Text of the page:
June in the Kruger National Park saw nature and man at odds with each other, with both sides taking their own losses…
An official SANParks press release on 2010-06-15 detailed an encounter between Kruger National Park field rangers and a suspected rhino poacher, in the Northern Vlakteplaas region of the park.
During a routine patrol of the park on the morning of Sunday the 13th, the rangers uncovered what appeared to be a single set of human footprints, and set off immediately in the direction in which they led. Leading up to the following morning, Monday the 14th, the trackers lay waiting in an ambush which they sprang on the now red-handed criminal – the suspect had just returned from removing the precious horn from an animal when the rangers shot and apprehended him.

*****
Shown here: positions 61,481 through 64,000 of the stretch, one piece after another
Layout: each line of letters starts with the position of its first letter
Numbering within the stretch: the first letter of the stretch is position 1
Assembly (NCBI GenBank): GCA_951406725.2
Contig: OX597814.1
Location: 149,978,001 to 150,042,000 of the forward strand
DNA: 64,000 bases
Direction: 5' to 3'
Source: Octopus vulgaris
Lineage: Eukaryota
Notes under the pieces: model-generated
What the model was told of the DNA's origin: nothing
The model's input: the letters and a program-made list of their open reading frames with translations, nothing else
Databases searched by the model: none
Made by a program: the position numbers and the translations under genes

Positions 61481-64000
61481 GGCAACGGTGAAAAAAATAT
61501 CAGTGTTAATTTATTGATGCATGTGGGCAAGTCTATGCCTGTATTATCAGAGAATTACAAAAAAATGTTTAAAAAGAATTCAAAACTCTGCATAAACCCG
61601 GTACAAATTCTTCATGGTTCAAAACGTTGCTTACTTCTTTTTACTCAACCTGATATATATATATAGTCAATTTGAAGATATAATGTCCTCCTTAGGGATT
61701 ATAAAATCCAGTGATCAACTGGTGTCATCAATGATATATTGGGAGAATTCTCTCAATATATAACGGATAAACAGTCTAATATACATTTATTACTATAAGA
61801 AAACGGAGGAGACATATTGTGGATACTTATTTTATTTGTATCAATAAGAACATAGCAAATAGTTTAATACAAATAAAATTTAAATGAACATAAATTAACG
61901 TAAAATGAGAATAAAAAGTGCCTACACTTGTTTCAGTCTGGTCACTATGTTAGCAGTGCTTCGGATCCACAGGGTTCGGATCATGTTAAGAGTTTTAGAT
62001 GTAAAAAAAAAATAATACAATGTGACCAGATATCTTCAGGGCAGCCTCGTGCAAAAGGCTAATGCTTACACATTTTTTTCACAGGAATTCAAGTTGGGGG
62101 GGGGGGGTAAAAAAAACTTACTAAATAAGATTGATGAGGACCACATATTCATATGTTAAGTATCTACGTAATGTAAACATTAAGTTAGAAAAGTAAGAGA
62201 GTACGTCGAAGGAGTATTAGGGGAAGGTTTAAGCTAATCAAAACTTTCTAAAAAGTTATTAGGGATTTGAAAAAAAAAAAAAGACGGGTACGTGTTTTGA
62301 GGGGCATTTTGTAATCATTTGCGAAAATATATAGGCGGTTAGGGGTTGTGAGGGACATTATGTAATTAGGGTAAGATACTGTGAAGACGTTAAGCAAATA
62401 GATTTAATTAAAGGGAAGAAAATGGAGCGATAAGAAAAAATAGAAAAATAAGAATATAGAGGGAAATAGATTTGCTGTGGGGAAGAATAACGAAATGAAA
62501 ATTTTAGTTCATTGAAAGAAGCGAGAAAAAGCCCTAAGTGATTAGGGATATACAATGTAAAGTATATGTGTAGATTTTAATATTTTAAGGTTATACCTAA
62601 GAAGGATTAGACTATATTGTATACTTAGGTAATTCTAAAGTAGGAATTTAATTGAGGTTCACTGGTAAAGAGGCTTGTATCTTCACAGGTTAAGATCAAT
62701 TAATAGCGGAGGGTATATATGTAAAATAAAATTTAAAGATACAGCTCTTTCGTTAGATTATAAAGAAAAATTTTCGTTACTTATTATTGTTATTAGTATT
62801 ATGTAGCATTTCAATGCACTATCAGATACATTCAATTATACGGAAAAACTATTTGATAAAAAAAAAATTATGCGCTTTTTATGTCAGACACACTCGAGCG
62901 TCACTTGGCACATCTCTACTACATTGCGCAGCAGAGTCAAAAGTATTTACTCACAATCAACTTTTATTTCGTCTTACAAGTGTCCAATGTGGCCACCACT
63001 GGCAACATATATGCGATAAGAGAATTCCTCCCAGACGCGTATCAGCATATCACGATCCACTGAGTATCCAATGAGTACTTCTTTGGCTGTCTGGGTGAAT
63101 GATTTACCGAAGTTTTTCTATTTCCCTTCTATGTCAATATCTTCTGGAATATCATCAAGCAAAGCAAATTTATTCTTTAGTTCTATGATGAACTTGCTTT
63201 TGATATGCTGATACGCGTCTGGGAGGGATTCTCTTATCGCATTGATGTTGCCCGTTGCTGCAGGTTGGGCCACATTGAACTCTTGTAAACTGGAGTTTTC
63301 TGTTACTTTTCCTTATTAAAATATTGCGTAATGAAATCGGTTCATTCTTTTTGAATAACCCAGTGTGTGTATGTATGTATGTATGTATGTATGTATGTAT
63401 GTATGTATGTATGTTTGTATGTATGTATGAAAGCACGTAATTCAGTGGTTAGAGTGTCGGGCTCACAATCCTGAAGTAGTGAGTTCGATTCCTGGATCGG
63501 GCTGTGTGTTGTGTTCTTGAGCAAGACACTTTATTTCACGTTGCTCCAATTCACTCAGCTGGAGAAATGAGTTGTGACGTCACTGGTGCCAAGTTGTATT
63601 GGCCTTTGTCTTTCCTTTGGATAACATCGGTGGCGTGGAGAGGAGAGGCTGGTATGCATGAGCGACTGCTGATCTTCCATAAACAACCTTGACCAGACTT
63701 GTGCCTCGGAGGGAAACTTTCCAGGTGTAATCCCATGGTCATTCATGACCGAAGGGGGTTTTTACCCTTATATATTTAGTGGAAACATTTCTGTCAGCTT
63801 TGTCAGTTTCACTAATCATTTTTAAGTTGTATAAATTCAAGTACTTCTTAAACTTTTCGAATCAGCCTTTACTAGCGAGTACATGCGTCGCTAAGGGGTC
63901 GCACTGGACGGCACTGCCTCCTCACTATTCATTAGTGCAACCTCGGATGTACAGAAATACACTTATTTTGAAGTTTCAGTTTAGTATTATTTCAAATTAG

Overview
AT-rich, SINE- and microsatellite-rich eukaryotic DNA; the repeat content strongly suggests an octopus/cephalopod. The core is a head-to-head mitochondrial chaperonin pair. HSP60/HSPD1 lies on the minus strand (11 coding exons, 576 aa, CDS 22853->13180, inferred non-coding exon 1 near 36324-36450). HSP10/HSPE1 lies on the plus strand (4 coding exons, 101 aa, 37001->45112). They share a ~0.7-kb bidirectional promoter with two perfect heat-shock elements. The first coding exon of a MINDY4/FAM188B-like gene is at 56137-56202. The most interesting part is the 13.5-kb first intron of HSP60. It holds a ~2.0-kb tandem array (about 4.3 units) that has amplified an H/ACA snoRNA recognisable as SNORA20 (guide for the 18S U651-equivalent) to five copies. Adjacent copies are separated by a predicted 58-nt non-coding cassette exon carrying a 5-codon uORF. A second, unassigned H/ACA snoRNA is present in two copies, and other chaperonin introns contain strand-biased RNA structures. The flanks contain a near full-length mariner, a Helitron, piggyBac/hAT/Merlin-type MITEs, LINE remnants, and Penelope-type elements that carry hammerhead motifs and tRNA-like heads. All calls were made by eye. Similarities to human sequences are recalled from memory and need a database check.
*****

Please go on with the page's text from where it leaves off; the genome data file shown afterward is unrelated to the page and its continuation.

The carcasses of two shot female rhinos were collected from the scene.
A further two bodies in the Kruger National Park were uncovered during the week of the 21st, reported Independent Online news, totalling the number of endangered rhinos killed in South African reserves over the course of 2010 to 115 – just short of 2009’s year total of 120 recorded deaths.
Black and white rhinos are classified endangered and near threatened species, respectively. The removal of their horns is typically associated with medicinal demand, or use in decoration, such as jewelry, knife handles, and finishings. Despite an international ban on the trade of rhino horn, the surfacing of an underground rhino horn black market and skyrocketing fetching prices on horn (as with ivory), most moves to quell the tracking and dealing in this commodity have proved this to be largely ineffectual.